Decision Summary Information

Back to Results | Search Again | Most Recent Decisions

Neutral Citation Number: 2009 UKUT 239 AAC
Reported Number:
File Number: S 558 2009
Appellant: Hampshire County Council
Respondent: JP
Judge/Commissioner: Three-Judge Panel / Tribunal of Commissioners
Date Of Decision: 24/11/2009
Date Added: 09/12/2009
Main Category: Special educational needs
Main Subcategory: Other
Secondary Category: Tribunal procedure and practice (including UT)
Secondary Subcategory: statements of reasons
Notes: Reported as [2010] AACR 15 Special educational needs – residential placement – whether required on educational grounds or social care grounds Tribunal procedure – statement of reasons – whether adequate reasons for preferring evidence of one expert to that of another The local authority appealed against a decision of the First-tier Tribunal to the effect that a child required residential education 52 weeks a year and named a particular school, notwithstanding that a place might not be available for nine months. By the time the appeal came before the Upper Tribunal, a place had become available and the local authority had decided not to move him even if it succeeded on the appeal. Nonetheless it wanted the appeal heard to clarify points of law, in particular the question whether the First-tier Tribunal had been correct to order a placement that might not be available for nine months, although that question was clearly academic. Held, allowing the appeal, that: 1. the appeal was not wholly academic and the ground of appeal that was academic had been fully argued before the Upper Tribunal against a genuine factual background, was a short point and was linked to the other grounds of appeal, and would therefore be considered (Office of Communications v Floe Telecom Limited [2009] EWCA Civ 47 and R v Secretary of State for the Home Department, ex parte Salem [1999] 1 AC 450 considered) (paragraphs 15 to 18); 2. the First-tier Tribunal’s decision to name the particular school was not erroneous in point of law merely because there was a risk that a place there might not become available for nine months, given that it must, on the evidence before it, have considered there to be a substantial likelihood of a place becoming available by the beginning of the next term, and it was entitled to consider that the amendment it made to Part 4 of the statement of special educational needs was the best that could be achieved for the child once it had accepted his need for a placement in a residential school (paragraph 21); 3. in deciding that the child needed residential education the First-tier Tribunal misunderstood the evidence of a witness, who had accepted the need for continuity in the child’s life but had not conceded that he needed residential education, and that misunderstanding suggested that it might have failed to draw a proper distinction between educational needs and social care needs (paragraphs 25 to 30); 4. the weight to be attached to an opinion expressed on a matter beyond the professional expertise of a witness is likely to be limited and reliance on such an opinion is likely to require some explanation by a tribunal (paragraph 34); 5. the First-tier Tribunal’s decision was erroneous in point of law because it gave inadequate reasons for its conclusion that the child required residential education and for preferring the evidence of one expert to that of another (Flannery v Halifax Estate Agencies Limited [2000] 1 WLR 377 (CA) followed) (paragraphs 36 to 40).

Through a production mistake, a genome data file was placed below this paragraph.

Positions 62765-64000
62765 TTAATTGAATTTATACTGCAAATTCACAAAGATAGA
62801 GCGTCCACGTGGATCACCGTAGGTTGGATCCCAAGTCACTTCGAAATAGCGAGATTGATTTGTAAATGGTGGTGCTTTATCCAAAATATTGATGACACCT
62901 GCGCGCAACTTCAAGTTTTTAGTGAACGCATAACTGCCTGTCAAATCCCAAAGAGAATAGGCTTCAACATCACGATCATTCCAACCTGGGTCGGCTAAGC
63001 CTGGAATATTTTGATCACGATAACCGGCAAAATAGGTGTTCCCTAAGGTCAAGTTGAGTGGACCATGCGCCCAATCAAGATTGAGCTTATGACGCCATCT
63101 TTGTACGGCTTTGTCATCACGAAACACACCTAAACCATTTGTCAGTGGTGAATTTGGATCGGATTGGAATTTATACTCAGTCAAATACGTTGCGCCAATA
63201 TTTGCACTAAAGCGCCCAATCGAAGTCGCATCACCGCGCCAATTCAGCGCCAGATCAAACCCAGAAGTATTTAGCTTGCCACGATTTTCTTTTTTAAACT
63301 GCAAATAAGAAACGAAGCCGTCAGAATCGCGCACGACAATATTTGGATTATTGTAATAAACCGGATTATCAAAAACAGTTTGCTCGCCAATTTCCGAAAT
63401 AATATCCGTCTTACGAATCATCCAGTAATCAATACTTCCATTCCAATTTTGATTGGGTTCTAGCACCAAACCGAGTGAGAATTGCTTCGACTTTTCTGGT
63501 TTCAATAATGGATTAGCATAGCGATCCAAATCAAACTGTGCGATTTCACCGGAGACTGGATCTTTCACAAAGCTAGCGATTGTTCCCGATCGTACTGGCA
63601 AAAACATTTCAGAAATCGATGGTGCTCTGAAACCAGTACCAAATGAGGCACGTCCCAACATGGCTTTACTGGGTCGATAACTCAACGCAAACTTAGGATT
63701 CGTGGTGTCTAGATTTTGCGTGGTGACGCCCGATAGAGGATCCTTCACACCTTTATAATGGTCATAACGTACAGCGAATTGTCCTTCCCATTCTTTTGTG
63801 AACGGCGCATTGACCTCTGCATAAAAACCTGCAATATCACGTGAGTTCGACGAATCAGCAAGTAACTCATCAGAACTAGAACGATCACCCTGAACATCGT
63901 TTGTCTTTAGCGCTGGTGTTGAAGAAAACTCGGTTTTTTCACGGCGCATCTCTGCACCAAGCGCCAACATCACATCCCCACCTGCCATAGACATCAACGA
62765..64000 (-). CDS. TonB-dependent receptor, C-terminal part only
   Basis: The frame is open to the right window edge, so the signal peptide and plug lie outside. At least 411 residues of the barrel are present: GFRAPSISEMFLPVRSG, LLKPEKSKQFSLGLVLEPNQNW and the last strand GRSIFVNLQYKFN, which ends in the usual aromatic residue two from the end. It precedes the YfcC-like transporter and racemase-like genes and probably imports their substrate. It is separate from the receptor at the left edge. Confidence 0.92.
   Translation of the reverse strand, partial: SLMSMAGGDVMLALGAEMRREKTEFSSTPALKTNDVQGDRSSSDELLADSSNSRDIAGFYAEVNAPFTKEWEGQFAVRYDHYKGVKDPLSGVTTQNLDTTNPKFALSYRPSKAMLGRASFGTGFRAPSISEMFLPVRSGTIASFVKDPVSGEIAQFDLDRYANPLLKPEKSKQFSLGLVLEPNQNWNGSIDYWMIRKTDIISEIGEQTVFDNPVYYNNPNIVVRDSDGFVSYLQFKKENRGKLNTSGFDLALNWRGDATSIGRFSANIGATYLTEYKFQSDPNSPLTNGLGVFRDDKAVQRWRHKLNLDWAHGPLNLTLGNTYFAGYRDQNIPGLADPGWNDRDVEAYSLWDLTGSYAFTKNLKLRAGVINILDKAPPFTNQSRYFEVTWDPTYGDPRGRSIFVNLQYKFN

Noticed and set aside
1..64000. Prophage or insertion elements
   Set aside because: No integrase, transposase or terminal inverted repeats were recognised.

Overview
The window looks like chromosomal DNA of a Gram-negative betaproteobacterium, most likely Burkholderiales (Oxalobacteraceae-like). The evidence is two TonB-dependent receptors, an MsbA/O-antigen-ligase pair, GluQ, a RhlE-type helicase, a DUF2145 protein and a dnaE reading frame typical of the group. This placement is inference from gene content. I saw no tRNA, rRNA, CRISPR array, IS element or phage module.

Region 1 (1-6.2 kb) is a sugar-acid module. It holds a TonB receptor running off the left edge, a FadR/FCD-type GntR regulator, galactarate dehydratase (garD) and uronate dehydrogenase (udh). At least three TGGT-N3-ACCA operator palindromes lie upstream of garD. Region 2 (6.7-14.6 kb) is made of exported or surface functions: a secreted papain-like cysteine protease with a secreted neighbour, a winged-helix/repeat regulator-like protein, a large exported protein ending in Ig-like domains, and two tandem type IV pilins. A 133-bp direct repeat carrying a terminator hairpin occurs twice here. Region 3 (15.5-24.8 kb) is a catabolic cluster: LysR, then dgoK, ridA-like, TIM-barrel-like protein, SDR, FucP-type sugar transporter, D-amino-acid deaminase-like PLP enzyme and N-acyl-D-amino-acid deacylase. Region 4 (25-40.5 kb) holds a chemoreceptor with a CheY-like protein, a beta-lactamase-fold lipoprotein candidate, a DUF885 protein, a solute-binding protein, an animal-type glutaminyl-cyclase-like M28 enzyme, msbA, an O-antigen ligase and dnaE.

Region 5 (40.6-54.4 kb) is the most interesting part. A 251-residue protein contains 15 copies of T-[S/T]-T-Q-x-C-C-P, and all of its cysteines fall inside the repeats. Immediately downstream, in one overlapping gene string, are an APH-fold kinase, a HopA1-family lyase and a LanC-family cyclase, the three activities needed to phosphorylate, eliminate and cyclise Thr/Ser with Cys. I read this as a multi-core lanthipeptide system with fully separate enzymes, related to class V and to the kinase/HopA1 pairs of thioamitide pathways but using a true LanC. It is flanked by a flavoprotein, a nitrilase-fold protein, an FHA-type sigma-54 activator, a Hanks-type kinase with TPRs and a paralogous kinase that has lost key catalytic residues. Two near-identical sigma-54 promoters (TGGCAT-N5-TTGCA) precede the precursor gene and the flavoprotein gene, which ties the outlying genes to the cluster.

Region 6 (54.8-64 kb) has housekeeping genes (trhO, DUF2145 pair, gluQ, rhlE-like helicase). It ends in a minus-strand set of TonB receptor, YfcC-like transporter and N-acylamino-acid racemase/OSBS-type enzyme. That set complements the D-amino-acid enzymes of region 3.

Decision(s) to Download: [2010] AACR 15 bv.doc [2010] AACR 15 bv.doc